And yea and verily were we cast from our home, exiled into the wilderness of the Mom’s cozy-yet-more-than-adequate condo. Granted, moving in with your Ma at age 60 is more than a tad humbling, but help was available. As it seems to have been at every step of the journey. We may arrive and depart this world alone, but in between we are part of an astonishing web of human connection. If only we might see it. If only we might participate in it, no matter how humbling and scary and vulnerable it might make us feel.

One of the more staggering outpourings of help has been the damn near utterly unbelievable response to the GoFundMe campaign some fine friends launched on our behalf. The generous display of love and support from friends and family and – wow holy cow wow – people we have never met has been more than enough to undermine my well-cultivated cynicism about the state of human kindness.

I have been dangling from the psychic tenterhooks ever since the air samples were collected. Everything should be okay. But maybe not. There might well be another duration of remediation and exile. I have been consumed with dread, with the idea that I really do not think I can stand another opportunity to work on my damn self.

But as I was lying awake last night after Stanwyck shook me from a dream – a dream in which a familiar corporate drone was heaving piles of work at me over the cubicle wall. Stanwyck wondered at whom I was forcefully saying aloud, “Fuck you! Fuck YOU!” Lucky for us both, I did not act out the chestal finger jab I delivered in the dream.

But really, there it was. Bring it on, Universe. Gimme your best shot, ya bastid. I got Stanwyck and the kids and a universe of amazing friends on my side. Hit me with your best shot. I can take it. Fuck you! Fuck YOU!

Now I will go sit in a corner and tap my fingers incessantly until the call comes. Are we in or are we out? I can take it…

Not Everything Will Be Okay, But Some Things Will

(Pictured: “Not Everything Will Be Okay But Some Things Will” by the artist aka Stanwyck)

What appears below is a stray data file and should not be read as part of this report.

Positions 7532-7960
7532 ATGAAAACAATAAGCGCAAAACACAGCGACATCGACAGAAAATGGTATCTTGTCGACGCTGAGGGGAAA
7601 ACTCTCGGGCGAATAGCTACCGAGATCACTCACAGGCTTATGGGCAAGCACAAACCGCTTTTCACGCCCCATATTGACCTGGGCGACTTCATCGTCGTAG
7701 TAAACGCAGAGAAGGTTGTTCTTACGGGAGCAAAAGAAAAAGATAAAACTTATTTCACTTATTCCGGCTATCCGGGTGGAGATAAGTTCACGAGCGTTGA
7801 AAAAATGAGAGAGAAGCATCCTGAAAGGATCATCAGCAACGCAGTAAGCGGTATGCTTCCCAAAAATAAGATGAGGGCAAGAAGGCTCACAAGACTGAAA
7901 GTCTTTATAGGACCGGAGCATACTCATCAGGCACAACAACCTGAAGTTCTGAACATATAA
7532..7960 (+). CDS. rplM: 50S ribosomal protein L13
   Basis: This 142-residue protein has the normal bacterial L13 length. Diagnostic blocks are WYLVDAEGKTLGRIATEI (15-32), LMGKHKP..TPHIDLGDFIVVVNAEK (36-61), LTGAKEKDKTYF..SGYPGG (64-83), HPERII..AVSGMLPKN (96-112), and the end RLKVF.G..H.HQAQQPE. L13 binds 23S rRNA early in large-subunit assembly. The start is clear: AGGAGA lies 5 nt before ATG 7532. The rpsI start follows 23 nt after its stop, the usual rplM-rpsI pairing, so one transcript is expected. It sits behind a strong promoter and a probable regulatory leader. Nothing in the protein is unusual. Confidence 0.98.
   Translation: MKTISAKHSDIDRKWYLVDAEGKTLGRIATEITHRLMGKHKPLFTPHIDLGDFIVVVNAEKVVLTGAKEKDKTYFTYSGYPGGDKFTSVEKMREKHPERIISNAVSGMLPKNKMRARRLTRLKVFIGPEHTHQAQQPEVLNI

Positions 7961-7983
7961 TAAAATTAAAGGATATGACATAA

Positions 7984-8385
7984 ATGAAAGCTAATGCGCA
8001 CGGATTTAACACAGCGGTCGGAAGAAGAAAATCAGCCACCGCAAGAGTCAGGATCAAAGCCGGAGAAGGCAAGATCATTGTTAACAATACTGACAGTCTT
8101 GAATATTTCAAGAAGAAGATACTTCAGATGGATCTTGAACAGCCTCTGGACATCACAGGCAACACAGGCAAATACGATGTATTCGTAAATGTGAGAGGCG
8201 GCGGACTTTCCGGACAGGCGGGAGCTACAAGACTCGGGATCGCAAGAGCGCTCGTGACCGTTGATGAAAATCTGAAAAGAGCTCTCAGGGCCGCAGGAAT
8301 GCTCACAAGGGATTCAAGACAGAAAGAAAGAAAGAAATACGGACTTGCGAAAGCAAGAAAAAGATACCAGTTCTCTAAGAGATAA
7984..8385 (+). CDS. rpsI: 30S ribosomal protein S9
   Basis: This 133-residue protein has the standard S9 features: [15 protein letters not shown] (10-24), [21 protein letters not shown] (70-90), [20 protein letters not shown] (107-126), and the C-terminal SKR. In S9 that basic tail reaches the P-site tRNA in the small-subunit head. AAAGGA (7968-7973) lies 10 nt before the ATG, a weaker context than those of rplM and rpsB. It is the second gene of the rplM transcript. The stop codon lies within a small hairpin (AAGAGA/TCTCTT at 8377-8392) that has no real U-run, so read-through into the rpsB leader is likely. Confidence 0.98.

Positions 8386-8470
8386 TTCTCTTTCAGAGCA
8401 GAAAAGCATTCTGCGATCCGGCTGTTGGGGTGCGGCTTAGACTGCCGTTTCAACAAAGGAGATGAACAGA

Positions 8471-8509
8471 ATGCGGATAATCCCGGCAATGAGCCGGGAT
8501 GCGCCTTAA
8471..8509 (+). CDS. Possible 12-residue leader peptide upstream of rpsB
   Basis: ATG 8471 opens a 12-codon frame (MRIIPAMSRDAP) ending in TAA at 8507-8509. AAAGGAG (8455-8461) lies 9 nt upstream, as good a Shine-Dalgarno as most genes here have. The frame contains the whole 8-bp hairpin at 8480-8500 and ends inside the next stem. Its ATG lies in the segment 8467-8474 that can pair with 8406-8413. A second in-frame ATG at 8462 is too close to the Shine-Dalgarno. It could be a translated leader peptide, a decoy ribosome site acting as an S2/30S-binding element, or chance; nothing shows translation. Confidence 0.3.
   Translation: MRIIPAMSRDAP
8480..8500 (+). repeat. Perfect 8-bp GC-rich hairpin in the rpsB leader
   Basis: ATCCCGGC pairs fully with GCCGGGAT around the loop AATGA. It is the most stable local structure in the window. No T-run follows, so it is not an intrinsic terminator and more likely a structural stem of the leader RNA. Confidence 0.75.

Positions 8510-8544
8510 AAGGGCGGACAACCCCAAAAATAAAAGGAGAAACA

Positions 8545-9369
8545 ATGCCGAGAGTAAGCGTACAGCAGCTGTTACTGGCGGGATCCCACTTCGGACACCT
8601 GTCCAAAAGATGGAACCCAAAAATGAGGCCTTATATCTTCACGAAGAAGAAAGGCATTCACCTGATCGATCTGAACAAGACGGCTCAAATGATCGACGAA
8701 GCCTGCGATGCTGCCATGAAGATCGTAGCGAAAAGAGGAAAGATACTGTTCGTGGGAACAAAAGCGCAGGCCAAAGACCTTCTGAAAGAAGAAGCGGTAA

First things first: My one month old immune system seems to be humming along just fine, thanks. Blood counts are all close enough to normal to be considered normal. Once again I am free to shake hands and go about in public without that silly face mask.

That’s plenty okay.

I am still avoiding children as I have not yet received my childhood re-inoculations, and besides, your little dearies are seething vectors of all manner of petri dish horrors. And if we meet and you have the flu or ague or catarrh, please give me a friendly wave from no less than six feet away, thanks.

There are no apparent signs of lymphoma recurrence, and that’s plenty okay, too. The real test on that comes in December when I go in for CT and PT scans. If I notice any lumps or swelling before then, the game board changes, but so far none of that, so okay okay.

The brain and physical stamina are still gone all spritzandpoppin. But that’s just a time thing, so okay.

My appetite is back, but my taste for coffee has vanished. Bet short on coffee futures. But the one beer I’ve had tasted GREAT, so okay.

Not so much okay: When we were given clearance to leave Gainesville and return home – well ahead of schedule – we were elated. Finally, a chance to return to normalcy, whatever that might look like after all this kerfuffle. But less than 24 hours after returning home, an air quality assessment we had done on the house came back with sirens and flashing lights: Get out now, especially the guy with the new immune system.

Not so much okay so much.

The Universe is demonstrating a very sick sense of humor. We have a toxic mold issue that is dangerous to a healthy person, and life threatening to a brand new immune system. We vacated the house until we can have remediation work completed. Me and Stanwyck and the dogs are piled into my Mom’s 2 bedroom condo for nearly two weeks now, with at least another 2-4 to go.

Definitely not okay. But tolerable.

The repair work for this is stupidly expensive. Best case is that the worst of the infestation is under the house and that the mold in the living area itself is relatively mild. After scrubbing and spraying and sealing the crawl space under the house, the remediators will run several refrigerator-sized air scrubbers in the house for a few days in hopes that a re-test will come up mold-free. If not, we will have to have every item and surface in the house hand cleaned, and that includes books, and that means every surface in every book, meaning every page, one at a time, and etc. If it comes to that, the expense jumps exponentially and several hundred books are likely headed to the landfill. And the Moms will get to enjoy our company for another 6-8 weeks.

This is all so not okay I can. not. even.